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Literacy is the key to all students’ success in the academic domain and is the foundation on which they create their future.

Literacy is the responsibility of all departments and all teachers at Christ Church. The teaching staff is committed to developing literacy skills in all students and firmly believes that improving literacy skills will enhance the learning of our students and raise standards across the curriculum.

In particular the following specific goals will be a priority:

Extended writing

  • Provide opportunities across many subjects to write extended pieces of work in a variety of styles, for example, to persuade, to inform, and to explain.
  • Actively encourage students to structure their written work to reflect standard conventions such as use of sentences, headings, and paragraphing.
  • Actively encourage students to plan, organise, draft, edit and reflect on their writing.


  • Encourage students to write specific glossaries that contain key words and their meanings. These should be kept in the students’ files and actively referred to in lessons. However, it may be more appropriate for some subject areas to build a glossary list as the term, semester and year progresses.
  • Make reading a part of all lessons whenever possible. Students should be encouraged to read written information in class.
  • As far as possible, ensure that department resources are accessible for students of all reading abilities.
  • Provide opportunities for students to read for understanding and to read for fun as well.

Speaking and listening

  • Insist upon the use of Standard English, where appropriate, in order to support the development of communication skills.
  • Develop specific opportunities for individual, paired or small group speaking and listening.
  • Continue to provide opportunities for students to speak and debate publicly, both in and out of classes.


  • Allocate lesson time to develop note-making skills, for example identifying key sentences or words/terms in written text.
  • Continue to provide students the opportunity to learn study skills which include effective note-taking, note-making and note-summarising.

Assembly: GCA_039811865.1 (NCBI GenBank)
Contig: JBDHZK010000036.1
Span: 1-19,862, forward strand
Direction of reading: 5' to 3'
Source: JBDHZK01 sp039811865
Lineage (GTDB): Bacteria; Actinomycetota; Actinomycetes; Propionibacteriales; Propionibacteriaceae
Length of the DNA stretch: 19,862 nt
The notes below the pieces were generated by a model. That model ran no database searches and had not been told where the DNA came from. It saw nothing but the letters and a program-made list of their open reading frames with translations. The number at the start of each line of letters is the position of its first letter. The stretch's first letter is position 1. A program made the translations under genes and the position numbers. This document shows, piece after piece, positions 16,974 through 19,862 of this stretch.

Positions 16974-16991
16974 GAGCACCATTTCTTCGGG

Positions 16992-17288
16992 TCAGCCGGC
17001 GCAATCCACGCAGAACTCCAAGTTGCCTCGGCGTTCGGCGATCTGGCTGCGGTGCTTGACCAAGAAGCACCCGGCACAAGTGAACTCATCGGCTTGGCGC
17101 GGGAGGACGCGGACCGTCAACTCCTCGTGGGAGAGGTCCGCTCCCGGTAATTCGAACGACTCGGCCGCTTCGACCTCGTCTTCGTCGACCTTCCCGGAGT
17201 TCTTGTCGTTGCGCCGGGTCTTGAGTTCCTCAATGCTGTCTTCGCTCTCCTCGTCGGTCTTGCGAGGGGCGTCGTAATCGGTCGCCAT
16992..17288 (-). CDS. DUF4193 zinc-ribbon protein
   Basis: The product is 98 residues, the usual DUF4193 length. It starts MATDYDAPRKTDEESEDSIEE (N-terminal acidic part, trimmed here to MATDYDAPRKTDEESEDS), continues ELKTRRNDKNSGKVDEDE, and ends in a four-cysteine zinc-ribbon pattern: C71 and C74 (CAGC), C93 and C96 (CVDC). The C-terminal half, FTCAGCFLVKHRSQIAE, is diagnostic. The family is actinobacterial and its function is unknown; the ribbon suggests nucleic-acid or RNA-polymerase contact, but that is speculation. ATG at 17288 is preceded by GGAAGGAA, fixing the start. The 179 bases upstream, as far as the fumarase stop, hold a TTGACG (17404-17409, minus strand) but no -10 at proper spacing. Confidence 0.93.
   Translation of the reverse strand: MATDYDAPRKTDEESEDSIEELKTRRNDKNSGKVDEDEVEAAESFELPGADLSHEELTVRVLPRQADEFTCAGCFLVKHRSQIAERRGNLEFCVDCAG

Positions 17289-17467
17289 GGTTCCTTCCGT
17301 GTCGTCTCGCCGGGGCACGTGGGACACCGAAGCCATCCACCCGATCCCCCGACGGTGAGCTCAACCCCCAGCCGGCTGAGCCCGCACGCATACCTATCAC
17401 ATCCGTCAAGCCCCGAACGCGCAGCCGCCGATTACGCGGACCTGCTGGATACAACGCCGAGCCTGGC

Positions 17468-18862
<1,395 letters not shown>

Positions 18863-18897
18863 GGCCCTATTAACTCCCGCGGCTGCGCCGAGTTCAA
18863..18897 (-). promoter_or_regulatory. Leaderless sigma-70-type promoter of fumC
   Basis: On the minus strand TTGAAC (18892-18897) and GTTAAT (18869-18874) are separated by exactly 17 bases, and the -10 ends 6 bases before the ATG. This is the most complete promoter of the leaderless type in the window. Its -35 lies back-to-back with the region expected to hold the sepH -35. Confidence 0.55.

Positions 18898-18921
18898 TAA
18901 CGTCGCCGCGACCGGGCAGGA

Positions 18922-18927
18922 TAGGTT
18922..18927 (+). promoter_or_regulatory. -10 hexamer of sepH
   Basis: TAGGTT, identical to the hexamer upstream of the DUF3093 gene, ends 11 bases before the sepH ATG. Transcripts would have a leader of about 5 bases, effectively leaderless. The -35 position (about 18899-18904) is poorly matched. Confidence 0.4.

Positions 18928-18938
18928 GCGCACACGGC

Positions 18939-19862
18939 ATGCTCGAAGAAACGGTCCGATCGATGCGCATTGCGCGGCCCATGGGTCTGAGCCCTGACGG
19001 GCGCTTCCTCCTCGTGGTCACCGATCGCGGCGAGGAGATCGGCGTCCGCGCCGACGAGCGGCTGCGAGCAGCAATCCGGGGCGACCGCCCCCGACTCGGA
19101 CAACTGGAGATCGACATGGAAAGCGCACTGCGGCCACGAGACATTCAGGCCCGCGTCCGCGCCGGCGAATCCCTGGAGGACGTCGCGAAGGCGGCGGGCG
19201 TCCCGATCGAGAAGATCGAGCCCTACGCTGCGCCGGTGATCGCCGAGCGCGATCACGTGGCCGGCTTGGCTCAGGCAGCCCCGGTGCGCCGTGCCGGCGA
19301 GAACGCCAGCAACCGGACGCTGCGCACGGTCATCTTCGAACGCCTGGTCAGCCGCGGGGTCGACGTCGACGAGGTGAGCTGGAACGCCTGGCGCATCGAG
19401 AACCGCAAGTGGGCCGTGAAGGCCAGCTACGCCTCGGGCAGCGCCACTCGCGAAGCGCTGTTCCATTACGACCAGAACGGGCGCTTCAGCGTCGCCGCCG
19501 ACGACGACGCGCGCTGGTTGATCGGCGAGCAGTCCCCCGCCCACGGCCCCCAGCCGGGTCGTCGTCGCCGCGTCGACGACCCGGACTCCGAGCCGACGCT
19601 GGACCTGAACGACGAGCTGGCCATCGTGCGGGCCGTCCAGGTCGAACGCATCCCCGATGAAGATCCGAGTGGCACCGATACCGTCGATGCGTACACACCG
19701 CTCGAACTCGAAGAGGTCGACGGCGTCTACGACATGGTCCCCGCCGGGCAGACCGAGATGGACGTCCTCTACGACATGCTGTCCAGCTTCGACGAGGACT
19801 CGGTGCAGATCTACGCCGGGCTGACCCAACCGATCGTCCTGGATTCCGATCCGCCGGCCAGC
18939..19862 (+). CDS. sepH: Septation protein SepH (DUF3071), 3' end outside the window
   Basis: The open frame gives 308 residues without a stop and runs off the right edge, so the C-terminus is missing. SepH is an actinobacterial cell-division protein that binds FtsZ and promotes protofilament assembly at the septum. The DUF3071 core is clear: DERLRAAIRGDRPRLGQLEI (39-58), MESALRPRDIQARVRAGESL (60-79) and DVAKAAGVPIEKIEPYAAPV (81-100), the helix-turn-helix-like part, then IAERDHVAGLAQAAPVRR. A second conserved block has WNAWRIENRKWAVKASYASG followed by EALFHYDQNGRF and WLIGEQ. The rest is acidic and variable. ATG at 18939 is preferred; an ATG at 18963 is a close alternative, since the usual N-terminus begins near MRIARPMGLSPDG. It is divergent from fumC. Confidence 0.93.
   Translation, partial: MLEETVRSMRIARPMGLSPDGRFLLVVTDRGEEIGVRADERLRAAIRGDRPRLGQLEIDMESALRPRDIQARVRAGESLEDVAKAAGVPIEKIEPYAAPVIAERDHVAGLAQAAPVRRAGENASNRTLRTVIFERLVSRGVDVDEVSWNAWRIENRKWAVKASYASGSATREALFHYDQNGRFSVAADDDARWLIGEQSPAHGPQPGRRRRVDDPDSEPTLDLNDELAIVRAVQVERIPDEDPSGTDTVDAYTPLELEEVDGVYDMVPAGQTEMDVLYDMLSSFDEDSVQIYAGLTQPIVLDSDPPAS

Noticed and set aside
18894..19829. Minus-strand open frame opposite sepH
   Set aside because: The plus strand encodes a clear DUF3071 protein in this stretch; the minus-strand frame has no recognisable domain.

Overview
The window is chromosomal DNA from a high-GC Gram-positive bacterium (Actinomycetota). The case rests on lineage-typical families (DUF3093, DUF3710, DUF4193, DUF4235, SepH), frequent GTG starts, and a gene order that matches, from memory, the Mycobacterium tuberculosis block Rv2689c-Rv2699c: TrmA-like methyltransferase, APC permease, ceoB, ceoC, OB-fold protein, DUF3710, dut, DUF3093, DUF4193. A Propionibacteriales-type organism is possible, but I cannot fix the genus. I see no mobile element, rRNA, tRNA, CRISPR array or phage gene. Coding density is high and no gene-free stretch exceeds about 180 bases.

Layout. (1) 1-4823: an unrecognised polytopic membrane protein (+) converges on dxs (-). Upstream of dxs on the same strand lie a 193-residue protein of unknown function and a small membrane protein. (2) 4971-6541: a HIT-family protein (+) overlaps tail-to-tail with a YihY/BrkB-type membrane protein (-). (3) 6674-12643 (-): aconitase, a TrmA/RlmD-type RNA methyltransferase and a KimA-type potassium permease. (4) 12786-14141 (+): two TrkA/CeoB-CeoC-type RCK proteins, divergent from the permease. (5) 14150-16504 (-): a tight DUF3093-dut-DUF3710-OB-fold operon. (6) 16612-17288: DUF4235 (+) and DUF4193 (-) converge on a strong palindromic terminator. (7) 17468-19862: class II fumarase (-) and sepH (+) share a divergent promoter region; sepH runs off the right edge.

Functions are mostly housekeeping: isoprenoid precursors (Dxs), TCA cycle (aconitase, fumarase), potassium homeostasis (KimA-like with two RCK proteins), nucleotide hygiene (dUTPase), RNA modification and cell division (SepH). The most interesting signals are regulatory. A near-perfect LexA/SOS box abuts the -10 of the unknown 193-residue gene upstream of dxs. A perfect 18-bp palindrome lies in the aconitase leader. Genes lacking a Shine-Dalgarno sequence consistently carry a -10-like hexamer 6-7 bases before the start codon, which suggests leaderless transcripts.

• Students should be expected to correct spelling mistakes and make use of dictionaries, including those specific to individual subjects; they should use ‘Australian English’.
  • Common subject terms should be displayed in classrooms with the correct spelling and meaning.


  • Incorporate one structured piece of research for all students in Years 7 to 10 into relevant subjects, making use of the Senior Library and/or the ICT Centre.
  • Continue to have high expectations of students’ ability to reference research findings and provide accurate referencing using contemporary and widely accepted frameworks.


  • The expectation of technical accuracy should be reinforced by all teaching staff across all subjects. To this end, marking of work should include correction of punctuation, grammar and spelling.  It may be appropriate to correct all spelling errors in written work for some students and only certain words or aspects of the work for other students.
  • Neatness, careful presentation and clear handwriting should be insisted upon by all staff. It is expected that all work written by teachers for students should also conform to these standards.


  • If teachers cannot decipher a student’s handwriting, the student needs to be made aware of this. Should the problem be entrenched and evident in assignments, assessments and/or homework, an SRS should be sent by the teacher. The Head of House will be able to suggest strategies, particularly where the problem is evident across a number of subjects. The article below, “Putting Pen to Paper – improving handwriting” by Peter William at the School Curriculum and Standards Authority (July 2016), will assist. 
  • In extreme cases, the HOH may liaise with the parent and school psychologists to organise evaluation with an occupational therapist and/or explore the provision of a laptop for assessments.

When you’re writing under pressure, like in a test or an exam, it’s easy to think the most important thing is to get the information down. There’s some truth in that. Answering the question is why you’re sitting at that desk.

Remember, though, the quality of your handwriting matters. The person marking your paper needs to be carried along with your writing – seeing all of your ideas so you have every chance to get high marks. Right? None of this can happen if your writing is illegible.

Legible writing comes down to letter formation. Perhaps you remember learning to write and practising your letters on those pale blue lines. Upstrokes, downstrokes, looping the tail of a ‘g’ –arms and dots. Perhaps you liked to invent your own letter shapes. Or perhaps you don’t do that much hand writing now – unless you have to, because a keyboard or smart phone is easier.